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Consumer Loyalty Is Not Much Deeper Than Our Pockets
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Consumer Loyalty Is Not Much Deeper Than Our Pockets

Grocery stores are evolving, both in-store and online, giving consumers more shopping choices than ever before. As a result, protecting and building store loyalty is no easy task. To keep customers coming back for more, you need to know what drives them to switch from one store to another.

A recent Nielsen global survey of 30,000 online respondents in 60 countries shows that price is the top driver of store switching behavior—and by a wide margin. Globally, 68% say price, followed by product quality (55%) are store-switching motivators. Convenience (46%) and special promotions (45%) are drivers for nearly half of respondents, while cleanliness (39%) and selection/assortment (36%) are reasons for four-in-10. Store staff is a factor for just over one-quarter (27%) of respondents.

In North America, Europe and Latin America, price is a particularly important motivator in relation to the other drivers. More than seven-in-10 North American respondents (72%) say prices drive them to switch stores, 27 percentage points (pp) above the second most cited attribute, convenience (45%). There is also a double-digit gap between price and the next most important driver, quality, in both Europe (70% for price vs. 49% for quality) and Latin America (77% for price vs. 61% for quality).

In Asia-Pacific, price is the top driver of store switching, but it’s below the global average (63% vs. 68% globally) and is only narrowly more important than the second most cited driver—product quality (59%). Convenience (54%) and special promotions (49%) both exceed the global average (46% and 45%, respectively) in the region.

In Europe, selection/assortment exceeds the global average in both absolute (the percentage who said it drives switching) and relative (in relation to the other drivers) importance. It is the third most important driver in Europe, cited by 43% of respondents, while it is sixth globally (cited by 36%).

In Africa/Middle East, cleanliness is higher in both absolute and relative importance; half of respondents in the region say cleanliness drives them to switch stores, compared with 39% around the world. Convenience, on the other hand, is less important in the region than globally. Just over one-third of respondents in Africa/Middle East (34%) say convenience drives them to switch stores, while 46% global respondents cite this attribute.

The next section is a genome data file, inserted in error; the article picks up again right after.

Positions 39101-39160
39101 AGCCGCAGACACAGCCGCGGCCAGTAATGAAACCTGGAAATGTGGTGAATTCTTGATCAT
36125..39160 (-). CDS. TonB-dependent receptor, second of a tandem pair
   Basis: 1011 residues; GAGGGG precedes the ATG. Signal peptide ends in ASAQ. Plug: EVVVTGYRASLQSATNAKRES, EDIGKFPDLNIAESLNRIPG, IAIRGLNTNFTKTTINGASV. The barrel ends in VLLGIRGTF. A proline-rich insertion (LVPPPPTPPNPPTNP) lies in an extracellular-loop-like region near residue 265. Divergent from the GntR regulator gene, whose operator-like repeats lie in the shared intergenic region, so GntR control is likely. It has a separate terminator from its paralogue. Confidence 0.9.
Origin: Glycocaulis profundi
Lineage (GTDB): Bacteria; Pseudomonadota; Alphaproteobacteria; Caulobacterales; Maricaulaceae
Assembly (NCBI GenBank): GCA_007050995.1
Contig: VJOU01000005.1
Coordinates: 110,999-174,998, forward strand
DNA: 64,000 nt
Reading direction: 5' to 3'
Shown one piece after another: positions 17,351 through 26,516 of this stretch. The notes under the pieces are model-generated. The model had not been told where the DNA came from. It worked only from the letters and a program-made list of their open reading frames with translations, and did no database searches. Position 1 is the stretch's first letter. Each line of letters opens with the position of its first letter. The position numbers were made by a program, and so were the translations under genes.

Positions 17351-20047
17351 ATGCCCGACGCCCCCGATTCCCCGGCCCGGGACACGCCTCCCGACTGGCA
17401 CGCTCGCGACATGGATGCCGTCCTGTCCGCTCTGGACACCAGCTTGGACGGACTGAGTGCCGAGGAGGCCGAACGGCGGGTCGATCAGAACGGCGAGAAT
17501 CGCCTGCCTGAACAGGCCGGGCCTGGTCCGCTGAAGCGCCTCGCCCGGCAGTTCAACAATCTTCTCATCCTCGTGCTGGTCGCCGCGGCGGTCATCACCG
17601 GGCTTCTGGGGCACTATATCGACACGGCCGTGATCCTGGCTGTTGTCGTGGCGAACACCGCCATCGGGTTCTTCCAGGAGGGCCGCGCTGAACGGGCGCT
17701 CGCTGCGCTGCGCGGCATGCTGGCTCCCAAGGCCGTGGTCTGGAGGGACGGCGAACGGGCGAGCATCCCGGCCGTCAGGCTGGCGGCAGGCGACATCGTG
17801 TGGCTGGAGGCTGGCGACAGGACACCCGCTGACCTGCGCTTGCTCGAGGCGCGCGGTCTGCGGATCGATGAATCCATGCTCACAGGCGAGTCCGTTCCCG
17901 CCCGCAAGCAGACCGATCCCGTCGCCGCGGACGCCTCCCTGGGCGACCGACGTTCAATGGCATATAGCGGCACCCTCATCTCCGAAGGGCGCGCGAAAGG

Latin America exceeds the global average for nearly all store-switching attributes. The exception: convenience, which is the third most cited driver globally, falls to the bottom of the list in this region. Just over one-quarter of Latin American respondents (28%) say convenience drives them to switch stores, compared with 46% of global respondents. Staff, on the other hand, is notably more important in this region than globally. Forty-four percent of Latin American respondents said staff would drive them to switch stores. In a culture that highly values relationships and connections with those around them, friendly faces at their place of shopping is of great importance. 

The report also discusses:

  • The product categories best positioned for e-commerce success.
  • The generational age groups driving online grocery sales intentions.
  • The technology-based convenience options most used, both in-store and out.

For more detail and insight, download Nielsen’s Global E-commerce and The New Retail Report.

About the Nielsen Global Survey

The findings in this survey are based on respondents with online access across 60 countries. While an online survey methodology allows for tremendous scale and global reach, it provides a perspective only on the habits of existing Internet users, not total populations. In developing markets where online penetration has not reached majority potential, audiences may be younger and more affluent than the general population of that country. Additionally, survey responses are based on claimed behavior, rather than actual metered data.